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The global rise in antibiotic resistance threatens infection prevention and cure

Published on 20/05/19 at 12:23pm

Dr Bill Love, Founder and Chief Scientific Officer of Destiny Pharma, discusses the rise of antimicrobial resistance (AMR), the antibiotic stewardship required to offset this global threat, and the additional incentivisation initiatives needed to promote innovation, as well as the role of preventative antimicrobial treatments as an important element of this global fight against AMR.

Financial incentives are seen as necessary in the area of AMR given the lack of a typical return (through significant drug revenues) on the investment needed in such drug development. Revenues have been restricted due to the stewardship policies that limit widespread use of antibiotics, yet the imperative, from a health policy perspective, is for such novel, safe and effective drugs to be available.

Antimicrobial resistance, the need for antibiotic stewardship and its consequences

According to the United States Center for Disease Control and Prevention (CDC), the bacteria responsible for all common infections in the world are becoming resistant to the corresponding antibiotics approved as treatment. Additionally, the US CDC estimates that two million people a year in the US alone acquire an infection while in a hospital, resulting in 90,000 deaths. More than 70% of the bacteria that cause these infections are resistant to at least one of the antibiotics commonly used to treat them.

Worryingly, there are a growing proportion of pathogenic bacteria in hospitals that have become multi-antibiotic-resistant – the so called ‘superbugs’. These superbugs are of great concern and blunt the therapeutic benefits of antibiotics, a clearly undesirable effect known as antimicrobial resistance (AMR). AMR is now recognised by most government and international medical bodies and is included as a main agenda item for the United Nations, World Health Organization and the G7/G20 countries.

Consequently, the US CDC and European CDC have had to invent new terms to describe the increasing severity and extent of AMR:

  • Multi-drug resistance (MDR): bacteria resistant to at least one antibiotic in three or more main pathogenic bacterial categories
  • eXtensive drug resistance (XDR): bacteria resistant to at least one antibiotic in all but two or fewer pathogenic bacterial categories
  • Pan-drug resistance (PDR): bacteria resistant to all antibiotics in all pathogenic bacterial categories

With few remaining effective antibiotics, and a shortage of novel antibiotics in global drug pipelines being developed and approved, stewardship of existing antibiotics and the prioritisation of their use for bacterial infection prevention and cure are more important than ever.

The historical context for this situation is well documented, with weekly news headlines lamenting the scarcity of new antibiotics while foretelling of an ‘infection Armageddon’ where there are estimated to be 10 million AMR deaths per year (more than from cancer) and a $100 trillion global economic cost price tag by 2050. Today, there are just 50 antibiotic/antimicrobial drugs in clinical development, of which just a handful are likely to reach the market, compared to over 1,000 anti-cancer drugs in clinical development.

While there is consensus on the activities needed to address AMR, the funding of such strategies has still to be addressed and is one of the main hurdles to overcome. As antibiotics are taken over a relatively short period of time (typically a few days to weeks), when compared to other medicines, many of which have to be taken every day for the rest of the patient’s life, they represent one of the poorest returns on investment of all pharmaceutical classes. Therefore, new payment models which better reflect the societal value of new antibiotics are desperately needed to attract investment.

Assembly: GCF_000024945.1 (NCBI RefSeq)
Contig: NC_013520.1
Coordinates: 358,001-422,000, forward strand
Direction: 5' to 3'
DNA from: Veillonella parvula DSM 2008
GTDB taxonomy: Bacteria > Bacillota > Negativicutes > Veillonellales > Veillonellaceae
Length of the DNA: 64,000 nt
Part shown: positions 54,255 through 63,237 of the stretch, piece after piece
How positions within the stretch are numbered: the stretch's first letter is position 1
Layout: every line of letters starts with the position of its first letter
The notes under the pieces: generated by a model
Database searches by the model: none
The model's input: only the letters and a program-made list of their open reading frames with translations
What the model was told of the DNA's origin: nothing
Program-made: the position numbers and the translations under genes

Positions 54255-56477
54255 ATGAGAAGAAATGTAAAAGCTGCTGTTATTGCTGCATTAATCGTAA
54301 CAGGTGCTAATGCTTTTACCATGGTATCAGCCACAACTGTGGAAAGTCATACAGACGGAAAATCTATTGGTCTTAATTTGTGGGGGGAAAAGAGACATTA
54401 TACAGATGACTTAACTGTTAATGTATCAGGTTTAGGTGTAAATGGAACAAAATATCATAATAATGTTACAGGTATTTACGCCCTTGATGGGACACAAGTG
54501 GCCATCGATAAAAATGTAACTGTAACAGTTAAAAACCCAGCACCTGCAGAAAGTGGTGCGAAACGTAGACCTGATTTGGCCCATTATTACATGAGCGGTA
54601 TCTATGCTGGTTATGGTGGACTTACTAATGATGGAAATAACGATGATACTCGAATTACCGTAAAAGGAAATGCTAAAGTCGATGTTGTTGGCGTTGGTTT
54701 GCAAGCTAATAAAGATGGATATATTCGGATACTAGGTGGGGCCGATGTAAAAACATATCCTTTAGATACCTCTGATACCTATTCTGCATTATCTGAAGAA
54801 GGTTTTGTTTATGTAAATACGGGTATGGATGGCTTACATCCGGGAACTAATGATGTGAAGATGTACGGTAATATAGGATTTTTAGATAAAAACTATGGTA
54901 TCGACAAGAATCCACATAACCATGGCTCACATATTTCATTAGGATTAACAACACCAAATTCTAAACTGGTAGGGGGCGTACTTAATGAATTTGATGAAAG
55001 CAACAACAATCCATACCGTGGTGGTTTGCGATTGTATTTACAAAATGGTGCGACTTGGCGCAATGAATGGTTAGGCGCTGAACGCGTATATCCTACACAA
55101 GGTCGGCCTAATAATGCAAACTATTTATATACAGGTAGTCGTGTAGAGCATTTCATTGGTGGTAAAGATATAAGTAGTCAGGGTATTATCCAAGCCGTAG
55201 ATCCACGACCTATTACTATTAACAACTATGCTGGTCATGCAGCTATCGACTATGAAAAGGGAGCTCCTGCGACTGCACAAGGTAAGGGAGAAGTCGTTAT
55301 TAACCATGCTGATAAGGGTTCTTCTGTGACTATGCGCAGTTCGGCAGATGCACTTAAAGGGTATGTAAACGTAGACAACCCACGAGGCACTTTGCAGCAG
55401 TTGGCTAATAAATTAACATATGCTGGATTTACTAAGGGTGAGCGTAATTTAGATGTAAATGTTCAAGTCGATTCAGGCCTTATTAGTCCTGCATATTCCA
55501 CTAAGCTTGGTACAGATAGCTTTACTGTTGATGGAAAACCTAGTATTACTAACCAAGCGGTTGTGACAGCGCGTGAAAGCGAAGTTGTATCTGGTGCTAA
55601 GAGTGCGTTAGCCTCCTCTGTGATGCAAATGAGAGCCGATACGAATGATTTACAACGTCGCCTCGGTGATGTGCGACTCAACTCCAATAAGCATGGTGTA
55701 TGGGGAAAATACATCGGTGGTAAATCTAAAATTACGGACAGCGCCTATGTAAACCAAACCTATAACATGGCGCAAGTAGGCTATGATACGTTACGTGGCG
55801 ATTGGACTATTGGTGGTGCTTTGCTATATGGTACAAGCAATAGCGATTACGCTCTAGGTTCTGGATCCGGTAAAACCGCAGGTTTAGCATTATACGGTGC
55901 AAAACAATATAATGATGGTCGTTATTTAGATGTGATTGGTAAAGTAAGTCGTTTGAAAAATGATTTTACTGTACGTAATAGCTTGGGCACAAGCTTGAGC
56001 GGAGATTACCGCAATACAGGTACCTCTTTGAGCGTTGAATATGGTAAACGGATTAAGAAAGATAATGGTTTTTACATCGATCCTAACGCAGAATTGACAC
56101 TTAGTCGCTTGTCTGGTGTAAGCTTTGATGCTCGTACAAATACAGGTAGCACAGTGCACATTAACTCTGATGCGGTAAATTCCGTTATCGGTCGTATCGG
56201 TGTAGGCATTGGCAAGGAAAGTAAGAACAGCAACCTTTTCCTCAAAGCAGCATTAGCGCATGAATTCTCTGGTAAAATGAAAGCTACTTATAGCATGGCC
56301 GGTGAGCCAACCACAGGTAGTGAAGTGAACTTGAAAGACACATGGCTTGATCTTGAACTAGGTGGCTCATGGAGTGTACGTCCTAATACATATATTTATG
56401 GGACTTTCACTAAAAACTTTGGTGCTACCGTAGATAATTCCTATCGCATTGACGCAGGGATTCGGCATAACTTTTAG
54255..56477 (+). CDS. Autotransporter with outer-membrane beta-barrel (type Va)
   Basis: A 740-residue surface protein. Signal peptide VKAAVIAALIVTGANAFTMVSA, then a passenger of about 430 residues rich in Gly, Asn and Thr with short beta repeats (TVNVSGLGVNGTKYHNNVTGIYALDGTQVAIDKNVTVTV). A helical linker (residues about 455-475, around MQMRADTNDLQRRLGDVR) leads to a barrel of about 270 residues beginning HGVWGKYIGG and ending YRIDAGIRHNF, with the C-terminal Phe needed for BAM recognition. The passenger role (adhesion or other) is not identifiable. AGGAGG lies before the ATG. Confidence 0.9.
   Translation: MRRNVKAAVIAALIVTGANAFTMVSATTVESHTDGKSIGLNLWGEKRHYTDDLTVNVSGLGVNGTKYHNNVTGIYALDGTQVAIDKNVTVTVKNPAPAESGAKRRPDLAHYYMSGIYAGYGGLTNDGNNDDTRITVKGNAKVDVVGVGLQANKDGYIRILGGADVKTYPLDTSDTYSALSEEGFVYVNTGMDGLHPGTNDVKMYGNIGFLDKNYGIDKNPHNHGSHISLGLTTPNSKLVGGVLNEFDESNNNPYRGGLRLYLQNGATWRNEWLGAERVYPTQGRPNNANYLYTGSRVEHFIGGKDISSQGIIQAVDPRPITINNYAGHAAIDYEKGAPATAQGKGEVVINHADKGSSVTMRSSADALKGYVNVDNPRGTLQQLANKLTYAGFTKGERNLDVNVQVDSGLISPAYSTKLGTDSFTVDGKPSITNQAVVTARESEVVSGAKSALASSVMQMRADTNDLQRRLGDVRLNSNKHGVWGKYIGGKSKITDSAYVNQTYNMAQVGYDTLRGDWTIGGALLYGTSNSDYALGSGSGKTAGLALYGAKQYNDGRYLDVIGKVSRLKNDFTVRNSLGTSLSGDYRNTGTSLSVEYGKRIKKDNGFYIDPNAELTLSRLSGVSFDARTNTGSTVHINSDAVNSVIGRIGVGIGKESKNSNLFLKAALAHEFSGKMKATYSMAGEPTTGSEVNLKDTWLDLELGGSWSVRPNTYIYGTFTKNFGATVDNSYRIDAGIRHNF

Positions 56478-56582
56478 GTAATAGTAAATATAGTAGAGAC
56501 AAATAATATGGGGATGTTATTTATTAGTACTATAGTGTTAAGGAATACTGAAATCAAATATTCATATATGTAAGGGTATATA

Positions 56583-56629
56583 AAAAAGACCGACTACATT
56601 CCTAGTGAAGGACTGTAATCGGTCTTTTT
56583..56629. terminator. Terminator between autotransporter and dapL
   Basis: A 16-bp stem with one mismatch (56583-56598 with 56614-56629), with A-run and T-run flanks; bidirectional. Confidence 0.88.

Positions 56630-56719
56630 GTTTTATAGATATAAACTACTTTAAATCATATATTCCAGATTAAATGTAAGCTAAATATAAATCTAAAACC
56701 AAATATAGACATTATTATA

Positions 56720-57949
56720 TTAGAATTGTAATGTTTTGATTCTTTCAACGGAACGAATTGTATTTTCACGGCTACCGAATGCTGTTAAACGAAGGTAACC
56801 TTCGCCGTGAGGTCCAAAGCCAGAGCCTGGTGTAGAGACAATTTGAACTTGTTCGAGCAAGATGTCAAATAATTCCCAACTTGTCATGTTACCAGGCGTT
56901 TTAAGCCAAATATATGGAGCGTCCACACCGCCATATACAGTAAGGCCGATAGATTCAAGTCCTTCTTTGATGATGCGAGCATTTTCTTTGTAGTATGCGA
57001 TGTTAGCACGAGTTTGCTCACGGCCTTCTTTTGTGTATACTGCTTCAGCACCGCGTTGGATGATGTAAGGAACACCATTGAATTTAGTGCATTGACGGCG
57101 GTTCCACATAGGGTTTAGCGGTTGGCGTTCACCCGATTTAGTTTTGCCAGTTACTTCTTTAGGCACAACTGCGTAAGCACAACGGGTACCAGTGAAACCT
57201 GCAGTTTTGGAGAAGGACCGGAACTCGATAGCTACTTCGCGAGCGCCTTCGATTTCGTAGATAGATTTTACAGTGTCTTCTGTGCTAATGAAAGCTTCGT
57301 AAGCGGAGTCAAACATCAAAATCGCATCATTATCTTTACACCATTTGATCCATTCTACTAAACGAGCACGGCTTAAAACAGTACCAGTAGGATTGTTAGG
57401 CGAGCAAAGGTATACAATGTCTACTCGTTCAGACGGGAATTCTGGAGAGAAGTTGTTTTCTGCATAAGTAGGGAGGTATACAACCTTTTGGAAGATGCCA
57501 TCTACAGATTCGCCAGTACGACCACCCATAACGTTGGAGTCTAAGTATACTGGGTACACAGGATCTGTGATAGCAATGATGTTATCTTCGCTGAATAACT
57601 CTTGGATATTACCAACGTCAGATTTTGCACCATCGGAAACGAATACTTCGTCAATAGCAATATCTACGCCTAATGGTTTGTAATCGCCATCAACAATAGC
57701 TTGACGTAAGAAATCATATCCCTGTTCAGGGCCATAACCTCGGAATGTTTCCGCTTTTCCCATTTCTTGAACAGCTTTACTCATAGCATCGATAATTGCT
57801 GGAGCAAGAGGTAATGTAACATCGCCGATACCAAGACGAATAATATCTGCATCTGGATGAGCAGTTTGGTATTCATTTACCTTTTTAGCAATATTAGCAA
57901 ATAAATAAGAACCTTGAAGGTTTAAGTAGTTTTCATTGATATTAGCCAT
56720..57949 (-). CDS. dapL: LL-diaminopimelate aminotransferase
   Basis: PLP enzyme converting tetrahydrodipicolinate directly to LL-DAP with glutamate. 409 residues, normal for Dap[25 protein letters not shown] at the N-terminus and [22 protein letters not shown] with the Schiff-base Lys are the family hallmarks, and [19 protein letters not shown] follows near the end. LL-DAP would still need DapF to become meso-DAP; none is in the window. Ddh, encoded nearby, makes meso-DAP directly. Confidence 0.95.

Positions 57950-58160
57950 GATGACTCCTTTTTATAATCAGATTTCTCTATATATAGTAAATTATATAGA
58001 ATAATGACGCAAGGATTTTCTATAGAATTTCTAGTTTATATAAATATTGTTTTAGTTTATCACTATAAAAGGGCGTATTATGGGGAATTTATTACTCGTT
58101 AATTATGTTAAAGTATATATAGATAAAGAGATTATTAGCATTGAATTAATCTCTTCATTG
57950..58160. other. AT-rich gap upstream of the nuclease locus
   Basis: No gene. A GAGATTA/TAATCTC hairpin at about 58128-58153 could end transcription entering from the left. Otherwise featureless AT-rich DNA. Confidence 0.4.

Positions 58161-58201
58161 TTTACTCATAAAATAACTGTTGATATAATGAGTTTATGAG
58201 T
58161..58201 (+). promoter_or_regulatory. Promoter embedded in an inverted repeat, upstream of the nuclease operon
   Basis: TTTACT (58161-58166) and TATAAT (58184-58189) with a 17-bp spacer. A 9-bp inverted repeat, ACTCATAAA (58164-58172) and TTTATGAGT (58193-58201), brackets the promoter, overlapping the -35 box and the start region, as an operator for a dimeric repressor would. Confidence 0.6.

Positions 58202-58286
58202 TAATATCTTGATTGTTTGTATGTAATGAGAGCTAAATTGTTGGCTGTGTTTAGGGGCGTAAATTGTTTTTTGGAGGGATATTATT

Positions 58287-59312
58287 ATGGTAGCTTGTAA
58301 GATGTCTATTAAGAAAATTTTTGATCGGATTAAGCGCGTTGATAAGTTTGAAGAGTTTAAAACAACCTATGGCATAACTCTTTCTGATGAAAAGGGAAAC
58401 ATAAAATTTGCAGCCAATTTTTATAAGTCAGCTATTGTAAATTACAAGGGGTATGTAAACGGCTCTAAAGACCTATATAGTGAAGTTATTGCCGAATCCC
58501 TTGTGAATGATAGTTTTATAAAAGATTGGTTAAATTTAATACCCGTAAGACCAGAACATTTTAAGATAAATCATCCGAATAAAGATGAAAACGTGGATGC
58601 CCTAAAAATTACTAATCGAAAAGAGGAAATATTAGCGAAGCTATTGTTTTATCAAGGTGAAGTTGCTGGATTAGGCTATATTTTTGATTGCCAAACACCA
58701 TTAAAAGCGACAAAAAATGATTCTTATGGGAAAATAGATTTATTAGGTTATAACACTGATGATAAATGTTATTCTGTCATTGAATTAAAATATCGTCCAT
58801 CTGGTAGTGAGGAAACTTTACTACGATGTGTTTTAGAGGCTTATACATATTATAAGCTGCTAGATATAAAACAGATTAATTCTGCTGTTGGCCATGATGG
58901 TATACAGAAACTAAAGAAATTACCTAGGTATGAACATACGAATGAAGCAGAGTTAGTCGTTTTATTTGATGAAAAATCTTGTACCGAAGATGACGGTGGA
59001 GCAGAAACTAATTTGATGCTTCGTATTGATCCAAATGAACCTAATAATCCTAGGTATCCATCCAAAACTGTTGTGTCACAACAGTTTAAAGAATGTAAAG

Current models being considered include market entry rewards, transferable intellectual property vouchers, add-on payments, guaranteed purchase orders and hospital licences. The UK Government’s 5- and 20-year plans to tackle AMR were announced at the World Economic Conference in Davos in January 2019 and included a welcome commitment for the National Institute for Health and Care Excellence (NICE) and NHS England to explore new payment models for antibiotics. The US Government is also contributing to this effort with a number of new incentives, including the Generating Antibiotic Incentives Now (GAIN) Act and the 21st Century Cures Act. These incentives range from extended market exclusivity, faster track to approval and lower regulatory hurdles.

However, much more still needs to be done to address the main issue of pricing and reimbursement (PR) of antibiotics compared to other drug classes. It is incomprehensible that the PR for an anti-cancer drug, which may extend life by a few months, can top $100,000, while an antibiotic, which not only saves a life from a lethal infection but restores the individual to full health, attracts a PR in the region of $1,000.

Another strategy that has been suggested is a ‘play or pay’ levy on the pharmaceutical industry, many of whose profitable medicines rely on the foundation provided by effective antibiotics. Frustratingly, it is this financial dynamic which is the key hurdle to overcome in order to invigorate this critical arm of the global AMR strategy. If this can be swiftly resolved and the focus of the pharmaceutical industry and investors applied, an expanded pipeline of new anti-bacterial drugs for the future can be secured. 

The prevention of post-surgical infections: an area of increasing need and commercial interest

Benjamin Franklin once said about healthcare: “An ounce of prevention is worth a pound of cure”. There is no doubt that today this axiom, together with early detection of disease, are increasingly being invoked as guiding principles. This is by healthcare providers as a means of reducing mortality and morbidity, and also by healthcare payors (governmental and private), as a strategy to minimise overall costs of disease as global healthcare systems become more cognisant of their own finite financial resources. Antibiotics have a role in such a disease prevention paradigm.

Whilst not as widely recognised as their main use in curing established bacterial infections in community medicine, antibiotics in hospitals can be utilised for bacterial infection prophylaxis, ahead of, during and for a short period after, surgery. Indeed, without this preventative approach, we would return to a dark age of medicine where mortality from bacterial infection was frequent in this setting and every surgery was a game of Russian roulette!